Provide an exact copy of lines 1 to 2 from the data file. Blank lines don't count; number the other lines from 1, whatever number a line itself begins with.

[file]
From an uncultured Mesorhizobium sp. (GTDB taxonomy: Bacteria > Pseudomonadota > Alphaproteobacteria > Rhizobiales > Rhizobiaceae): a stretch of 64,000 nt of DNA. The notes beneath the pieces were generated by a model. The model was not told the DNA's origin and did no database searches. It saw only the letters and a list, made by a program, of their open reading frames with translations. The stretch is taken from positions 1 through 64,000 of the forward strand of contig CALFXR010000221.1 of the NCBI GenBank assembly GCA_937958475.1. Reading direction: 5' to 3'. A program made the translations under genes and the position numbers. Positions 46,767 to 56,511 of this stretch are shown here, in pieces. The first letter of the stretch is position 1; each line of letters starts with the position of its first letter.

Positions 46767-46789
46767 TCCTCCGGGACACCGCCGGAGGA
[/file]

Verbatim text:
From an uncultured Mesorhizobium sp. (GTDB taxonomy: Bacteria > Pseudomonadota > Alphaproteobacteria > Rhizobiales > Rhizobiaceae): a stretch of 64,000 nt of DNA. The notes beneath the pieces were generated by a model. The model was not told the DNA's origin and did no database searches. It saw only the letters and a list, made by a program, of their open reading frames with translations. The stretch is taken from positions 1 through 64,000 of the forward strand of contig CALFXR010000221.1 of the NCBI GenBank assembly GCA_937958475.1. Reading direction: 5' to 3'. A program made the translations under genes and the position numbers. Positions 46,767 to 56,511 of this stretch are shown here, in pieces. The first letter of the stretch is position 1; each line of letters starts with the position of its first letter.

Positions 46767-46789